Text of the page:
Scottish Citizens’ Assembly: Answering The Big Questions

“I see children coming to my school hungry because their families can’t afford to give them breakfast. That’s not acceptable. We have to address these things.”

THE SCOTTISH CITIZENS’ ASSEMBLY was due to come together at the weekend for the fifth time. In light of the current situation, it has, of course, been cancelled. But Source was there at the last meeting to talk to those who signed up to take part in this exercise in deliberative democracy.

Citizens’ Assemblies have been used around the world, in a number of different ways. In a notable example, the Irish Citizens’ Assembly helped to break the political deadlock on repealing the eighth amendment to the country’s constitution, which allowed the government to legislate for abortion. ‘Climate Assembly UK: the pant to net zero’ is another example, currently ongoing, which has been stalled due to the coronavirus.

The Scottish Citizens’ Assembly (SCA) is unusual in the breadth of its scope. While most assemblies have focused on specific issues, the SCA was tasked with considering the future of Scotland more generally, no small ask for the group of just over 100 citizens who signed up. The questions they are addressing are:

  • What kind of country are we seeking to build?
  • How best can we overcome the challenges Scotland and the world face in the 21st century, including those arising from Brexit? 
  • What further work should be carried out to give us the information we need to make informed choices about the future of the country?

The members were chosen in order to be representative of the Scottish population – taking into account geography, age, gender ethnicity, but also attitudes towards Scottish independence, Brexit and voting preferences.

Speaking about her motivation for joining, Shirley Islam from Bowness, who works for the council in children and families, said “ When I heard about it, I thought that sounds a bit boring, but I’ve found it really interesting. I want to ask questions. I feel that we’re being heard and are going to make a difference. I want to challenge people and ask for direct answers.”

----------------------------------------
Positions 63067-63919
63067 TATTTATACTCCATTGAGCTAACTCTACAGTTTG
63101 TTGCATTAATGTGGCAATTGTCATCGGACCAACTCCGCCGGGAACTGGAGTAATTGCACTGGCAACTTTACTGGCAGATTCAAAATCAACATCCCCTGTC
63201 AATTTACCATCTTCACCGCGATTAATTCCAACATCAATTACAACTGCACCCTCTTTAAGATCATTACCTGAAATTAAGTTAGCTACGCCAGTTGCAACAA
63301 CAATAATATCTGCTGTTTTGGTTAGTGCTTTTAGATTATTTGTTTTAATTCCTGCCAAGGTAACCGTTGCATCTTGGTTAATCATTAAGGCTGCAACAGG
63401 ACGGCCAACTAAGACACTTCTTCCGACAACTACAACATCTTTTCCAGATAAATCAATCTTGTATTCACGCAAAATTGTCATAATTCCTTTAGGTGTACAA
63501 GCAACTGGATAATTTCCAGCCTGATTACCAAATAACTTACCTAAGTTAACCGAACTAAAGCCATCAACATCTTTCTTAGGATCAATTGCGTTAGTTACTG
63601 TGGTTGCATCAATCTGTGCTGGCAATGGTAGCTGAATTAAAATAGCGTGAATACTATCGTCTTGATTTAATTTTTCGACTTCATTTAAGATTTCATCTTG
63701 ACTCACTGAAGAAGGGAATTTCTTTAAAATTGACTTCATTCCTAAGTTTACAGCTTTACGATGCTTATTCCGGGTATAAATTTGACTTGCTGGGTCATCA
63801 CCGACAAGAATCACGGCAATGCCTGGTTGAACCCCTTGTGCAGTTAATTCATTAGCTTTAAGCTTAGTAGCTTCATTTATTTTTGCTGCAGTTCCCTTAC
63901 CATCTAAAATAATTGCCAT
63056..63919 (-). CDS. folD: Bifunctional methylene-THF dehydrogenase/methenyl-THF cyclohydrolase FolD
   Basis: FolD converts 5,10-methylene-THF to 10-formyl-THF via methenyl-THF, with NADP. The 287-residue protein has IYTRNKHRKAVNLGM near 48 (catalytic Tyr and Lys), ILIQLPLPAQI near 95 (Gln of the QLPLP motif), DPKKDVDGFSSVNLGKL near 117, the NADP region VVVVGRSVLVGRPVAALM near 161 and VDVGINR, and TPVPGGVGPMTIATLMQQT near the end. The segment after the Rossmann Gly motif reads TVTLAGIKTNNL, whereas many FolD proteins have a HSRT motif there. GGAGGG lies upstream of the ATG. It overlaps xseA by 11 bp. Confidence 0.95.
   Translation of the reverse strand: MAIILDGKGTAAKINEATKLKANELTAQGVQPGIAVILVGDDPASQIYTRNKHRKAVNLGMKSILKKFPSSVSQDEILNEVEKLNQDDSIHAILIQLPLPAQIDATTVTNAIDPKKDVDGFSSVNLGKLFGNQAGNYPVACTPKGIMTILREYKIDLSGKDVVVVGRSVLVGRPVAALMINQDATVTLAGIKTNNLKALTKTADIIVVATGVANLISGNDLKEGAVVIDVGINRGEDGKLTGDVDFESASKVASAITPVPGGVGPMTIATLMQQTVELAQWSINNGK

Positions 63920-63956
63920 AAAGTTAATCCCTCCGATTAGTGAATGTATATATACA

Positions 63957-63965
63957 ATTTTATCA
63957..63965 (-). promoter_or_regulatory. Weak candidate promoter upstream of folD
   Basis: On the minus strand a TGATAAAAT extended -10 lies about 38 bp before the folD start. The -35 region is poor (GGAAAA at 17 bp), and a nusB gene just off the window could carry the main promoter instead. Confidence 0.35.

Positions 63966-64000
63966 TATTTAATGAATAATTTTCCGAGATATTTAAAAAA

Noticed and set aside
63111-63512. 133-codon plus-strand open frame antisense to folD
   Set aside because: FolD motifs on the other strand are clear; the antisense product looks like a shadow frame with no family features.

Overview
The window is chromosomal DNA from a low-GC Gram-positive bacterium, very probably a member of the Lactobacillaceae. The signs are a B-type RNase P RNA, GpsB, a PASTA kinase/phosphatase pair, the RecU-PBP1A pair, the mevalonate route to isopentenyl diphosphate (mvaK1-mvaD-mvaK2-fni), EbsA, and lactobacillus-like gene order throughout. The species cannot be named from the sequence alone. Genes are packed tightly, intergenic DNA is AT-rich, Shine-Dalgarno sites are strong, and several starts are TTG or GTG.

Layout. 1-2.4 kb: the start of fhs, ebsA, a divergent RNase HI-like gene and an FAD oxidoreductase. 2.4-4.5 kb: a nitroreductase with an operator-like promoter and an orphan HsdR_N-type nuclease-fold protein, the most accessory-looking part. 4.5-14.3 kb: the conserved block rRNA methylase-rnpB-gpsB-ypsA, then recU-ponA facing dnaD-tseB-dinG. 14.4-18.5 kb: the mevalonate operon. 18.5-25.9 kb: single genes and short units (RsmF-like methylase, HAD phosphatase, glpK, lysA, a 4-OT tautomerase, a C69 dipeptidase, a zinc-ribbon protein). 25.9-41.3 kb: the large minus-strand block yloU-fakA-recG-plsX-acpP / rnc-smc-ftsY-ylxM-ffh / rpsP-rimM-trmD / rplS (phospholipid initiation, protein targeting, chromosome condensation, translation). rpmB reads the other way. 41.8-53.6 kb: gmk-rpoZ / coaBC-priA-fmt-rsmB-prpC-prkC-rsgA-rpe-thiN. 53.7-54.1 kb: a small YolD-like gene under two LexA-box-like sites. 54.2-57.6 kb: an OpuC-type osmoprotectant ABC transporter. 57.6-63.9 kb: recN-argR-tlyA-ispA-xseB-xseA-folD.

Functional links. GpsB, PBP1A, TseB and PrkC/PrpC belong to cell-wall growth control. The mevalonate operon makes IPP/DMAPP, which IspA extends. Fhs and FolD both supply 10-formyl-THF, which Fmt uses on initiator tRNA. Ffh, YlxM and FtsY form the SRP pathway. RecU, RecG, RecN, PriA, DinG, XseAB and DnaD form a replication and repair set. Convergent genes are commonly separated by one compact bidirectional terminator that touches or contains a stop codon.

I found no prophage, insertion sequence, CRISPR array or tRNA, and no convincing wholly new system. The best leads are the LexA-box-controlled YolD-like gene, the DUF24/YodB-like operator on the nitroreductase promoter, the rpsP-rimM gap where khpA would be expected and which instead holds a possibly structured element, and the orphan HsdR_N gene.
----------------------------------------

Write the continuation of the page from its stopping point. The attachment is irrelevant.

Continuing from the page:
While Benedict Amamize, a teacher in Livingston, originally from Nigeria, said: “It means a lot to me to be involved. I’m very passionate about Scotland and I want to give back. Scotland has given so much to me, to my family, to my daughters. I see children coming to my school hungry because their families can’t afford to give them breakfast. That’s not acceptable. We have to address these things.”

When we attended (the fourth time the group had met), everyone spoke of how much the members had grown in confidence. They knew the format, what was expected of them and, due to the input of skilled facilitators, were unafraid to put their points across.

The topic of the weekend’s discussions was Scotland’s finances. As well as small, roundtable discussions, there were expert briefings on subjects including the fiscal deficit, GERS and taxation. During these briefings, members were able to hold up cards – a yellow card indicated the speaker was going too fast, a red card if they wanted the speaker to repeat or clarify a point. Each speech was followed by five minutes for reflection and notes.

Conversation guidelines for the discussions include: don’t grandstand; don’t judge others or make assumptions about their values; take risks in the conversations, even if it’s scary; be open to changing your mind; and we can agree to work well together even if we don’t agree.

The assembly has not been without its critics, who have called the £1.37 million bill ‘hard to justify’ and labelled it a ‘talking shop for independence’. On the latter point, the experience if the members we spoke to doesn’t correlate. They have a broad range of differing views, on all subjects including independence, feel far more engaged with the political process and even empowered by it. Whether it will be worth the expense will come down to the impact of project. After all six meetings have been completed, the SCA will put forward their recommendations, which will be debated by the Scottish Parliament.

Aiden, a healthcare assistant from Bonnybridge is keen that their efforts should be listened to: “I feel that if I’m putting my time in here, I expect to be heard… I’m not giving my time up for nothing. I really feel like this is something that can benefit the people of Scotland.”

If this is effective, Alan Renwick, Deputy Director of the Constitution Unit, University College London, a member of the Stewarding Group for the SCA believes that this this is just the beginning: “ I hope that this citizens assembly is the first step in a new way of doing politics. We’ve seen for many years a disconnect between our representative and the people on the ground. We need to find a way to bridge that divide. And for me, citizens assemblies are among the best ways of doing that because people can get totally involved in some of the hardest and most important questions that face our countries.”